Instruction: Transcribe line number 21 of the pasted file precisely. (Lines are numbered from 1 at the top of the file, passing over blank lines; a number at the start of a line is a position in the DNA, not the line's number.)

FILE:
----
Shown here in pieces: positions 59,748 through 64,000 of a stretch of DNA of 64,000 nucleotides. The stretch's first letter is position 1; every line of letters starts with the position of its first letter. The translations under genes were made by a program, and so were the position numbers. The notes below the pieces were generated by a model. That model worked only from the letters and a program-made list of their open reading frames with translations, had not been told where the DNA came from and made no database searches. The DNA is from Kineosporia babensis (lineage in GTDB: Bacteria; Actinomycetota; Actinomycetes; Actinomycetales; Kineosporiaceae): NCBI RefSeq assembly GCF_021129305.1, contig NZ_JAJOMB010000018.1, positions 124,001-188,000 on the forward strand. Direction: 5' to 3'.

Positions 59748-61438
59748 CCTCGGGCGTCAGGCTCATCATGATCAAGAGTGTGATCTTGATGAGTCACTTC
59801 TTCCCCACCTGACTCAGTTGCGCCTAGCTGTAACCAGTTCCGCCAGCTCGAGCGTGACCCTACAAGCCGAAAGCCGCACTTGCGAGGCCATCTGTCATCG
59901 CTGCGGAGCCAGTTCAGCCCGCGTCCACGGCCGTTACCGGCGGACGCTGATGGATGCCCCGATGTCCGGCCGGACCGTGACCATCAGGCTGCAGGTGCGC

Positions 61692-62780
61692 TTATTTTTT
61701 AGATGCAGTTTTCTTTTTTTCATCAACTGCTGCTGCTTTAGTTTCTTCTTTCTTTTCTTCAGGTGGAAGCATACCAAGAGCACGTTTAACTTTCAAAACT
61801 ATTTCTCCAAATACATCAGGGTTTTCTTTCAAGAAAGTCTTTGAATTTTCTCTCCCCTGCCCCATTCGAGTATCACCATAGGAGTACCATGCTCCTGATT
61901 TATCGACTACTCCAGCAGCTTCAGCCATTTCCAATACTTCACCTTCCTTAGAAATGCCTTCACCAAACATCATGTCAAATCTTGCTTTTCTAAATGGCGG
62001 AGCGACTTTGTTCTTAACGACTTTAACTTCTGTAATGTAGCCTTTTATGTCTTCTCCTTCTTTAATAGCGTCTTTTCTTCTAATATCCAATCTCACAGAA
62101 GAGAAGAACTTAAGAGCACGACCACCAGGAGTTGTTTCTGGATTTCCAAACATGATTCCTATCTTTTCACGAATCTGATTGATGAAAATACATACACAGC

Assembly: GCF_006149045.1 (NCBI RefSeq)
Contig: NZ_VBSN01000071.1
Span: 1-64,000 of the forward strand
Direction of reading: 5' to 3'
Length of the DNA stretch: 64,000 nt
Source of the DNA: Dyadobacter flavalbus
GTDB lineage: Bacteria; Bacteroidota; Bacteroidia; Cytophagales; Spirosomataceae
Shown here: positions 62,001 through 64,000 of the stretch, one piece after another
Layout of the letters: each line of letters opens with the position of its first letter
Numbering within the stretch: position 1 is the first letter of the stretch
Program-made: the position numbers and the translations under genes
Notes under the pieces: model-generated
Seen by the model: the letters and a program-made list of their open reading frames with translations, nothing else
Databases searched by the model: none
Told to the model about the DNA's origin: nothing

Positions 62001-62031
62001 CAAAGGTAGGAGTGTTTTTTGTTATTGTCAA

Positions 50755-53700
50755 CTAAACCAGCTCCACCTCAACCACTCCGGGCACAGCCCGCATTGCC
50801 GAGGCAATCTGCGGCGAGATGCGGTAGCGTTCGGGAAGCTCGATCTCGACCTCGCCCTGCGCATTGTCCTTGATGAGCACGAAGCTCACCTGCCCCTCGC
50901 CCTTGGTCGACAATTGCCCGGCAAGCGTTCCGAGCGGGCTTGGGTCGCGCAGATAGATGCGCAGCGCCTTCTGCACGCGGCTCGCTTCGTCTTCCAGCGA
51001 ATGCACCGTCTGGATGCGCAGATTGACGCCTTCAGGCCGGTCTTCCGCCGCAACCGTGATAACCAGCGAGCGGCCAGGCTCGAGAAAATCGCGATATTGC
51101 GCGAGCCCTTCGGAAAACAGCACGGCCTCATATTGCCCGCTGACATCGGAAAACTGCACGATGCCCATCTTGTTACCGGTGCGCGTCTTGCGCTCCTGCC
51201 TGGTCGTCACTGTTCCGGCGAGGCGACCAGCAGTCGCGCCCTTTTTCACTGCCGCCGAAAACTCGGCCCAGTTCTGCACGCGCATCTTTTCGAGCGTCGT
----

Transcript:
Layout of the letters: each line of letters opens with the position of its first letter